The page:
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In the Country of Hope, MEC Passes the Roll Compressor with Unconstitutional, Illegal, Inconsistent, and Contradictory Norms: Legal Concepts

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Paul Vadas – Educational Consultant, Master Degree in political science from California State University Northridge, lecturer, professor, has worked for over 25 years as executive in Brazilian and U.S. higher education institutions.

This is the first chapter of five that I wrote on the theme “Hope.”

This first, in a conceptual way, shows my frustration with Brazilian education which, I believe, reflects a passive, negative attitude of “hope”, characterized by executives who live “hoping” for actions of the Ministry of Education and Culture (MEC) and do not have the initiative, to challenge unconstitutional, illegal, inconsistent and often contradictory norms of the Brazilian higher education regulatory body, introducing legal uncertainty, impinging on the creative and innovative capacity of the sector, and negatively affecting visionary leaders’ use of the tools provided by the 1996 National Education and Guidelines Law (LDB/1996).

The second, derived from the first, deals with the legal creation of a modern educational concept, exemplifying how LDB/1996 provided the capacity of HEIs to create and innovate, with ample freedom, new, relevant, pertinent, and modern educational models. Unfortunately, however, educational leaders’ ignorance of the opportunities provided by LDB/1996 demonstrates how lack of initiative can hinder the capacity of HEIs to take advantage of their rights and freedoms in formulating modern educational programs in their pedagogical conceptions.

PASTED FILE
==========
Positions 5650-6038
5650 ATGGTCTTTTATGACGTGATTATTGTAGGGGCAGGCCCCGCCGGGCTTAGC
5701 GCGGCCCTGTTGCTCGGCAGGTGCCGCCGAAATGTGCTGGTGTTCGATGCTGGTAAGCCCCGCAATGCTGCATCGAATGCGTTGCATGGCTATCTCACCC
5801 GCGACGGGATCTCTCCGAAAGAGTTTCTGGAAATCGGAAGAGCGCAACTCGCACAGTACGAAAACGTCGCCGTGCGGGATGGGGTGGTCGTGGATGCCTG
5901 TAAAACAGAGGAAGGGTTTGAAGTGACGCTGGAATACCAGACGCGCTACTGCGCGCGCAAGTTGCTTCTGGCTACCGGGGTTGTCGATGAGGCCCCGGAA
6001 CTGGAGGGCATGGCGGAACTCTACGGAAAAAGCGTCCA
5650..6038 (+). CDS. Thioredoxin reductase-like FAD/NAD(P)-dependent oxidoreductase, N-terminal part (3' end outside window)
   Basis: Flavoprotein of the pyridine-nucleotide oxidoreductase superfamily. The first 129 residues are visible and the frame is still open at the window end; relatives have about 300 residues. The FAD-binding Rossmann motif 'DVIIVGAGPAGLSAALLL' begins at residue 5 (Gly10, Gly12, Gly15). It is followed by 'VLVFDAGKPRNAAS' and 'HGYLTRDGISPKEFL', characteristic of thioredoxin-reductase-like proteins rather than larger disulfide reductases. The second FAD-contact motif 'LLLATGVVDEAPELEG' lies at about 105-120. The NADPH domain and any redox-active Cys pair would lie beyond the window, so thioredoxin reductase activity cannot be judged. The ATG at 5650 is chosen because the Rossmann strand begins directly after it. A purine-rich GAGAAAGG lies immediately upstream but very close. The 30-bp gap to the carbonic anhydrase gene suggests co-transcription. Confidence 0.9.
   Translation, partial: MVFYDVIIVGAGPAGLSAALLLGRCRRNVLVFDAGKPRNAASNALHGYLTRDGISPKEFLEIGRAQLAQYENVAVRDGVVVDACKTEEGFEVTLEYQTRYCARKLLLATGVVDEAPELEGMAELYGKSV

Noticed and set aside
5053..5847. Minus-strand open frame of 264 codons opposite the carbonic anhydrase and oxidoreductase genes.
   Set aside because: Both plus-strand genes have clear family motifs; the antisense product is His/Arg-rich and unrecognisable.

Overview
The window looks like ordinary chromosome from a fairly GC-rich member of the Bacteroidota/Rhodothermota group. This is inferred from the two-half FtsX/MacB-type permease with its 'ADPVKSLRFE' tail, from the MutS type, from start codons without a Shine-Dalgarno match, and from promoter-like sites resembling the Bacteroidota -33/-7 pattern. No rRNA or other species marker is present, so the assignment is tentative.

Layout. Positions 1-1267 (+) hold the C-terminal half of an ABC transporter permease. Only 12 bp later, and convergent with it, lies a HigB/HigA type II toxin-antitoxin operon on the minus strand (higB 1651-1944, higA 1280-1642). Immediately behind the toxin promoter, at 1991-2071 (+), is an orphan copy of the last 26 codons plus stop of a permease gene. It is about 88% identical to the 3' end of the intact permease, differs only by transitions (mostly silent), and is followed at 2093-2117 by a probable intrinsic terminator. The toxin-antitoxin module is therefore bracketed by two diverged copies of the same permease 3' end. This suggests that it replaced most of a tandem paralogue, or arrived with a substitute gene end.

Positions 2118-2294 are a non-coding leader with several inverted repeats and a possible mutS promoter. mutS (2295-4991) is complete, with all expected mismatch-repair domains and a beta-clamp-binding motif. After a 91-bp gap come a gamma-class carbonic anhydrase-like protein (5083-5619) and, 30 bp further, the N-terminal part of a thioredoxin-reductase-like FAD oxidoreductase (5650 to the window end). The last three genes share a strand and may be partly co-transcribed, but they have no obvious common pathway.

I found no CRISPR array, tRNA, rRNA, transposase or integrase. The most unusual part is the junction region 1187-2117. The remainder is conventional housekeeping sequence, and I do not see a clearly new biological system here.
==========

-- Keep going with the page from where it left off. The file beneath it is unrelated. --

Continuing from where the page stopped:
The third analyzes MEC’s ​​unconstitutionalities, illegalities, inconsistencies and normative contradictions, which, because they are not challenged by the private sector, reduces the creative and innovative capacity of the sector and contributes to inhibit its modernization; their ability to meet modern and quality demands for up-to-date, pertinent and relevant education; and keeps Brazil among the worst placed in the world ranking of HEIs.

The fourth concludes with the hope that private sector education leaders will take the reins of their legal rights and build an efficient modern educational system that addresses the country’s educational needs.

The fifth, different from the first four, describes how a 7-year-old girl did not wait for anyone to solve a problem she detected. On her own initiative, she studied the problem for two years, raised seven thousand dollars, and at age nine, with these financial investments, parental support and self-taught wisdom, she became a millionaire, reflecting her curiosity, attitude, opportunity, confidence and determination, skills that Brazilian schools do not address.

But let’s go to the first chapter. The second, third, fourth, and fifth chapters will be published in due course.

The Constitution of the Federative Republic of Brazil of 1988 (FC/88) in its Chapter III, Section I, Education, establishes in Art. 209 that “education is free to private initiative, subject to the following conditions:
I – compliance with the general norms of national education;
II – authorization and evaluation of quality by the Public Authorities.